This type of deduction must be authorized in writing by the employee to be valid under the Texas Payday Law.

 

Loans and Wage Advances    Top of Page

 

Repayments of loans and wage advances from the employer to the employee may take an employee below minimum wage; it is up to the employer to document the existence of the loan or advance (deduction allowed for principal only - no interest or administrative fees - see FOH, Section 30c10(b) (1988)). Here is the relevant text of FOH § 30c10(b):

 

30c10 Voluntary assignment of wages, loans, and advances.
(b) While loans and cash advances made by an employer are not "facilities", the principal may be deducted from the employee's wages, even where such a deduction cuts into the minimum wage or overtime due under FLSA. Deductions for interest or administrative costs on the loan or advance are illegal to the extent that they cut into the minimum wage or overtime pay. The existence of the loan or advance shall be verified to the extent possible.

 

This category would include any instance in which the employer advances money to the employee to pay for something on the employee's behalf for which the employee would normally be personally responsible. This category also includes wage overpayments.

 

This type of deduction must be authorized in writing by the employee to be valid under the Texas Payday Law.

 

Special precaution for loans and wage advances: employers should never loan money or advance wages to an employee without treating the occasion like a bank would. That means securing the employee's written agreement on a separate loan or wage advance document listing all the particulars of the transaction, such as amount loaned or advanced, date of transaction, full name and social security number of the employee, the amount and frequency of repayment installments, and what happens to an unpaid balance remaining when the employee leaves the company. Finally, find out what legal formalities are necessary in Texas and your other states of operation to make a valid promissory note and include such language in the loan or wage advance agreement, so that if the employee fails to satisfy the repayment obligations, the company will have the option of taking the ex-employee to civil court.

 
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Special precautions for insurance premium advances: some employers may from time to time pay an employee's usual contribution toward a group health plan. The reason may be an attempt to comply with the Family and Medical Leave Act, if the FMLA applies, or simply a desire on the part of an employer to help the employee out during a leave of absence. Whatever the reason, the employer ends up giving the employee what amounts to a loan, the proceeds of which are applied to a benefit for the employee. If the employer wants to be able to recoup that money, it would be well-advised to include some special wording about this kind of situation in the employee handbook and the wage deduction authorization agreement. The policy in the health benefits section of the employee handbook might read as follows:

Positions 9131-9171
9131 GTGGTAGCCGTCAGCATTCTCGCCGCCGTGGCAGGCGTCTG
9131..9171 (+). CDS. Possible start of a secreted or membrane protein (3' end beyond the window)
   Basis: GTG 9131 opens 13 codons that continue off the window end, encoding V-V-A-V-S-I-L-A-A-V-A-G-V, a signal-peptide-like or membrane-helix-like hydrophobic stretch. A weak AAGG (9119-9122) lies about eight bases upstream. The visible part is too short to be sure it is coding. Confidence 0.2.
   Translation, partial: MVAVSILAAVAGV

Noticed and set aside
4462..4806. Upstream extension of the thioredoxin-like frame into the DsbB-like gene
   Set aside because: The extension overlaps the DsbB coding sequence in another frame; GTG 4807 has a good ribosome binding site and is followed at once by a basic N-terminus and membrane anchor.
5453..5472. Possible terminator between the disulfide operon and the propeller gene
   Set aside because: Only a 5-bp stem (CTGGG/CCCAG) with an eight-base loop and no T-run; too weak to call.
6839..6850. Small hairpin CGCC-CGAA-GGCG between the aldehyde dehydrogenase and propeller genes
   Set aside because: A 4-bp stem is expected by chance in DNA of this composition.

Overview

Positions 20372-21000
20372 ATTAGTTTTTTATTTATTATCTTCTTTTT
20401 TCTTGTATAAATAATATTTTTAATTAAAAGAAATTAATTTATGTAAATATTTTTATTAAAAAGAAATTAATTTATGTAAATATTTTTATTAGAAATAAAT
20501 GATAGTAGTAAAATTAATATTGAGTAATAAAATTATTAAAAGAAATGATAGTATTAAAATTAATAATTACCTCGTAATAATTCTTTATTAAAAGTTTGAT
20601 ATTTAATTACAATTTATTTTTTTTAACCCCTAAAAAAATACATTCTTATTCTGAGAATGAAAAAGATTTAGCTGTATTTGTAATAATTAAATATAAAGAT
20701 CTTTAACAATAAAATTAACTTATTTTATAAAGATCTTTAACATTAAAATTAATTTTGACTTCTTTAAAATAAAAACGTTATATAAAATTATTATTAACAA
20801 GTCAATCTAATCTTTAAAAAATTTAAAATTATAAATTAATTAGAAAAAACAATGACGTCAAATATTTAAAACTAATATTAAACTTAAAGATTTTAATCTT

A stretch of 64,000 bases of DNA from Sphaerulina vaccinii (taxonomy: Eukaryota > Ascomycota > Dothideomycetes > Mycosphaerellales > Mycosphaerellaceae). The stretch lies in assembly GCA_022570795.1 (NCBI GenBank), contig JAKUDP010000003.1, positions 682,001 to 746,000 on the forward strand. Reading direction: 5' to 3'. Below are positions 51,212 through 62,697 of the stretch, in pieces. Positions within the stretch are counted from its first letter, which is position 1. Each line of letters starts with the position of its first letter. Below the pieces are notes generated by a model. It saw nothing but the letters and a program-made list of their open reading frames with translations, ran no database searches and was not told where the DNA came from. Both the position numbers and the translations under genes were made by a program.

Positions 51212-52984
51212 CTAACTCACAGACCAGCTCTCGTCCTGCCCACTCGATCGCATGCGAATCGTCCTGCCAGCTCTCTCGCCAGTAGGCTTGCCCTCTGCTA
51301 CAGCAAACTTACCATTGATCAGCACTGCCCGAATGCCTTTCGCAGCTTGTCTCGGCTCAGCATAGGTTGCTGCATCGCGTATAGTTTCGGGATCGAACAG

During a leave of absence of less than ["x"] weeks' duration, unless the employee has previously arranged to pay the insurance premiums in advance or during the leave, the employer will advance to the employee an amount equal to the premium payments required to maintain the employee's health insurance in force. The amount so advanced will be treated as an advance of future wages payable, and the advance will be deducted from any paychecks the employee might receive following the employee's return from the leave of absence. The amount to be deducted will be [one-third of / one-half of / the amount so advanced] from the employee's [first three paychecks / first two paychecks / first paycheck] following the date of the employee's return from leave. If the employee separates from employment prior to repaying the advance in full, any unpaid balance remaining from the advance at the time of the employee's separation from employment will be deducted in full from the employee's final paycheck.

 

The above excerpt is merely an example of how such a policy might be worded and serves only to illustrate the concepts involved. The actual wording depends upon whether and to what extent the employer might wish to have such a procedure and on what the wage payment laws require in the employer's state or states of operation other than Texas. In addition, corresponding language should go into the wage deduction authorization agreement, and the employees should be required to sign the agreement as a condition of continued employment. New hires can be required to sign such an agreement as a condition of hire.